You may have come across the term “executive condominium” if you’re in the market to buy a condominium. Executive condominiums, or ECs, are a kind of public housing unique to Singapore. ECs are a hybrid of public and private housing, first built in 1999.
Like condominiums, ECs are enclosed within a gated compound staffed with security. They also have amenities such as swimming pools, clubhouses, playgrounds, gyms, and more.
ECs are built and sold by private developers. They cost less than private homes as their land prices are subsidised by the government. Buyers can make use of CPF grants to pay for their EC. If you want to get an EC, here are some key things you need to know.
1. You Must Be Eligible
First, ensure that you are eligible to purchase an EC. An interested buyer must be:
- At least 21 years old
- At least 35 years old, if applying under the Joint Singles Scheme
- A Singapore Citizen or Singapore Permanent Resident
- All singles applying under the Joint Singles Scheme must be Singapore Citizens.
- Your family nucleus must fall under one of the following schemes:
- Public Scheme
- Fiancé/Fiancée Scheme
- Orphans Scheme
- Joint Singles Scheme
- You do not own other property, whether locally or overseas, or have not disposed of any within the last 30 months
- You have not bought a new HDB/DBSS flat or EC, or received a CPF housing grant before; OR you have only bought 1 such property/received 1 CPF grant thus far.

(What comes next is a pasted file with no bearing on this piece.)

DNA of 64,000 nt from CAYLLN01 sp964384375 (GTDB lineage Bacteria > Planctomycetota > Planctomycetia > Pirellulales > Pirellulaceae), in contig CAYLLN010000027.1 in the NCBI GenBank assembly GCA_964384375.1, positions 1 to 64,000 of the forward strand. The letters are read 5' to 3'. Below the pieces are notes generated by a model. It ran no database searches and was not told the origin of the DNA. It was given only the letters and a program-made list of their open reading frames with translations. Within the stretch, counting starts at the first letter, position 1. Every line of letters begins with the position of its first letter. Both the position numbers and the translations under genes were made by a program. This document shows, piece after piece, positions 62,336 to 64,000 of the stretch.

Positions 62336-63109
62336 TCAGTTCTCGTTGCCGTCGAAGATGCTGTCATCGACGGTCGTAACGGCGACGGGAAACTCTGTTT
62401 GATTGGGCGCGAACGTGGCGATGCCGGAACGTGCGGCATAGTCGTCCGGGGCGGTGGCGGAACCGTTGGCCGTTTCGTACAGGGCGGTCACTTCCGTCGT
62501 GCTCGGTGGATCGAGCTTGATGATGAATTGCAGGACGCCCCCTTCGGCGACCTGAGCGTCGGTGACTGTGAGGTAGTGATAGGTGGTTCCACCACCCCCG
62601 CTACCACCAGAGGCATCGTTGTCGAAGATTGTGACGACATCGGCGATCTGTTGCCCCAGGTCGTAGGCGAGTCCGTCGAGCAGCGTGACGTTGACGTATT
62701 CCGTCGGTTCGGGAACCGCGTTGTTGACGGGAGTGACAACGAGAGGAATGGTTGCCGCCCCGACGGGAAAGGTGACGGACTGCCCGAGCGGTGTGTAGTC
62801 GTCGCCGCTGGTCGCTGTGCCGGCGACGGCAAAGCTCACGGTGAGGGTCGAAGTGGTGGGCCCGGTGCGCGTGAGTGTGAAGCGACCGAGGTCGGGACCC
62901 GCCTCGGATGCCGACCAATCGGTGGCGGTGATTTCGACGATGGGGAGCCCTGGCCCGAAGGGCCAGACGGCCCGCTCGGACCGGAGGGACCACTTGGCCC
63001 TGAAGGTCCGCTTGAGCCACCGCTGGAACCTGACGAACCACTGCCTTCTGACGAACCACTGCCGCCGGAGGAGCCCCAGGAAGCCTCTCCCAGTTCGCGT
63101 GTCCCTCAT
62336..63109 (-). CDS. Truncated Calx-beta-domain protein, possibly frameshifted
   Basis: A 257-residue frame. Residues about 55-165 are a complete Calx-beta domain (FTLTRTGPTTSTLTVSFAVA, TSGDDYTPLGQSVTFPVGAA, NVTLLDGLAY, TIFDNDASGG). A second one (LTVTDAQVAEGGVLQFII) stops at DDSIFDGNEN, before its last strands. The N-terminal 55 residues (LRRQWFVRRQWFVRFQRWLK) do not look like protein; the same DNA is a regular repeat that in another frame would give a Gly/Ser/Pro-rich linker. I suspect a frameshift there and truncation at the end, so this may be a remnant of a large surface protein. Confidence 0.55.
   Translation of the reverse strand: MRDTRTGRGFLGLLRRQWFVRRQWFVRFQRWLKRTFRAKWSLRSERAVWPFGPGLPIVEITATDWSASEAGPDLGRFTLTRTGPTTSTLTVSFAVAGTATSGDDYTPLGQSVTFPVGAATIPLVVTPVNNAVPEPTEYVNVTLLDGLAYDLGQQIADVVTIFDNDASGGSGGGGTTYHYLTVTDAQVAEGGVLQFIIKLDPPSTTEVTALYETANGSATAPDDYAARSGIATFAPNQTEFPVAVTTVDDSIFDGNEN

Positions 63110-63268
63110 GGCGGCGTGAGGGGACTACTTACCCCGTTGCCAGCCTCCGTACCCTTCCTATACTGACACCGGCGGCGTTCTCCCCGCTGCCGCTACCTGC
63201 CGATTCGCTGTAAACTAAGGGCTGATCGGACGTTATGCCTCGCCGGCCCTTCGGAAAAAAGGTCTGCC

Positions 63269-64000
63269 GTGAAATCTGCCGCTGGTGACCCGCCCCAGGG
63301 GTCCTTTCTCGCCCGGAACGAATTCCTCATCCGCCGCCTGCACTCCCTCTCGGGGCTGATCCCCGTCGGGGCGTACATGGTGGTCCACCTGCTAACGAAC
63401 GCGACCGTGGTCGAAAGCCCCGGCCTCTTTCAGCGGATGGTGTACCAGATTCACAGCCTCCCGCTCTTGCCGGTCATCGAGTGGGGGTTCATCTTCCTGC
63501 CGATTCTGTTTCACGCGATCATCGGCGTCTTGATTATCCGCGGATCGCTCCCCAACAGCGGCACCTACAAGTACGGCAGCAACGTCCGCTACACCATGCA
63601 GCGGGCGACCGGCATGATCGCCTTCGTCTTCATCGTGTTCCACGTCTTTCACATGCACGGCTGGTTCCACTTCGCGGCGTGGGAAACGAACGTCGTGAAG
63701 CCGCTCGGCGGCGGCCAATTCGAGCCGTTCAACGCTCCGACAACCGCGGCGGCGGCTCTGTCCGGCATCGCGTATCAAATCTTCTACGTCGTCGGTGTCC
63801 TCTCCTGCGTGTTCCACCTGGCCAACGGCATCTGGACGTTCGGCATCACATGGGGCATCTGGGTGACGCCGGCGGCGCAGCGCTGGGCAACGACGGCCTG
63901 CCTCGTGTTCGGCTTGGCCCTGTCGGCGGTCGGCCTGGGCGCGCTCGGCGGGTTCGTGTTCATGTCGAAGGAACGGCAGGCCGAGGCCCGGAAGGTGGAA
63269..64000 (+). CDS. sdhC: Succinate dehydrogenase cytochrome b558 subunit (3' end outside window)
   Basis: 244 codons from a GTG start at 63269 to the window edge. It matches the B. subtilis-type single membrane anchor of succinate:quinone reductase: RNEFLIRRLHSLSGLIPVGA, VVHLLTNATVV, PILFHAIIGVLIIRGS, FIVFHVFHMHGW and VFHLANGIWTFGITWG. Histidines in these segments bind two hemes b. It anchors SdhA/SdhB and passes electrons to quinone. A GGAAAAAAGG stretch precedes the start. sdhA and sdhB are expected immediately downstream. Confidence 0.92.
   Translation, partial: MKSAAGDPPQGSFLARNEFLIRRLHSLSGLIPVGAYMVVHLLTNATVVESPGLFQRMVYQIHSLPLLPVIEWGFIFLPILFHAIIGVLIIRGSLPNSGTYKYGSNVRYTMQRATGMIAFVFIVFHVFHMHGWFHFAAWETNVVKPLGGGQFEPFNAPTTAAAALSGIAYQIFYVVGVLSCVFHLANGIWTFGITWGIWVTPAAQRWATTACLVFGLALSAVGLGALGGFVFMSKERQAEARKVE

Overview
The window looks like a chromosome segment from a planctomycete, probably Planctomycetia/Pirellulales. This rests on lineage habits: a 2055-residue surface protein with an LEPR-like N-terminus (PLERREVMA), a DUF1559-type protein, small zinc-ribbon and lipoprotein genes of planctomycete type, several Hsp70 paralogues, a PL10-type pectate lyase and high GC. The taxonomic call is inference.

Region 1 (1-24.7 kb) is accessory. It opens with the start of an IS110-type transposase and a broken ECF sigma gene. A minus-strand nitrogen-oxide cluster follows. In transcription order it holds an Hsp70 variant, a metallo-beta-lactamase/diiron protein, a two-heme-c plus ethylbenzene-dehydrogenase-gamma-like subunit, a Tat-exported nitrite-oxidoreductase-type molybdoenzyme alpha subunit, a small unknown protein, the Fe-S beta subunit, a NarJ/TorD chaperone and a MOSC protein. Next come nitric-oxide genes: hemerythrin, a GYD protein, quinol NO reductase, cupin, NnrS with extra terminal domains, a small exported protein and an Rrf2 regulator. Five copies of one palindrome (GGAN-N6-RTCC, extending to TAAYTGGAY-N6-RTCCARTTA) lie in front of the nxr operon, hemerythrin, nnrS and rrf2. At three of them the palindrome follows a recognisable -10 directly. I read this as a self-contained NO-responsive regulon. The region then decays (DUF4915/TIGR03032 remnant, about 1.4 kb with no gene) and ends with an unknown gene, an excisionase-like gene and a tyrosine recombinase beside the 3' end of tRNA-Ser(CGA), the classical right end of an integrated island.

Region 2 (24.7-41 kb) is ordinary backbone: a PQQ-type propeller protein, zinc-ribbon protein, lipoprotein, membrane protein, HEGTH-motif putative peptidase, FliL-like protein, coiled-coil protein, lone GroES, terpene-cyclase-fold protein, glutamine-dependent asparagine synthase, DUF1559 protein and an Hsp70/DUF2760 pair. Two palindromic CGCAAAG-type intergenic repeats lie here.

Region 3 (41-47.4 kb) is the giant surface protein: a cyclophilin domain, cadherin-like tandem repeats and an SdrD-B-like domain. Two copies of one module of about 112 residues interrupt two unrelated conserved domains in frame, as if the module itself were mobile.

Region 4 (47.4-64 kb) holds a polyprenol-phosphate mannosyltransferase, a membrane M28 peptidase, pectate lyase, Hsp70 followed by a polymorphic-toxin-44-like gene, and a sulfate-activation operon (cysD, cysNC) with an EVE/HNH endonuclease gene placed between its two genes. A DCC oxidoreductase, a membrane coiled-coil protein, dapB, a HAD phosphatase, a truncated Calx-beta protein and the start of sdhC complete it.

2. Income Eligibility
ECs are aimed at a group of people referred to as the “sandwich” class. Household incomes of people in this class exceed the ceiling for public housing, but fall short of being able to comfortably afford a private property. To qualify for an EC, your total household income cannot exceed $16,000.
ECs are basically private developments with the facilities of a condo, except that they have a more attractive price tag.
An EC unit can cost as much as 25% – 30% lower than a private condo. They generally range from $700 to $900 psf. This would be a price of around $650,000 for a 2-bedroom unit, and $800,000 for a 3-bedroom unit. With the various housing grants available, an EC is a logical choice for first timers before they make their way into buying private housing.
4. Maintenance Fees
For most condos, ECs included, maintenance costs are shared through the management committee. Averaging about $200, EC maintenance fees are higher than that of HDB flats.
ECs that have fewer residents can see their maintenance fees go up to $400 or more per month. Some people may think that the fees are not worth it, especially if they don’t get a lot of mileage out of the facilities.
ECs are considered semi-private property. As such, buyers can take only bank loans to finance their units. Like HDB owners, owners of ECs are subject to the Mortgage Servicing Ratio (MSR).
Before getting a bank loan, remember to be diligent in researching the various bank loan packages available to you. There are over a hundred packages to choose from, so always be prudent in understanding each package. You can always seek professional help to get the best options for yourself.
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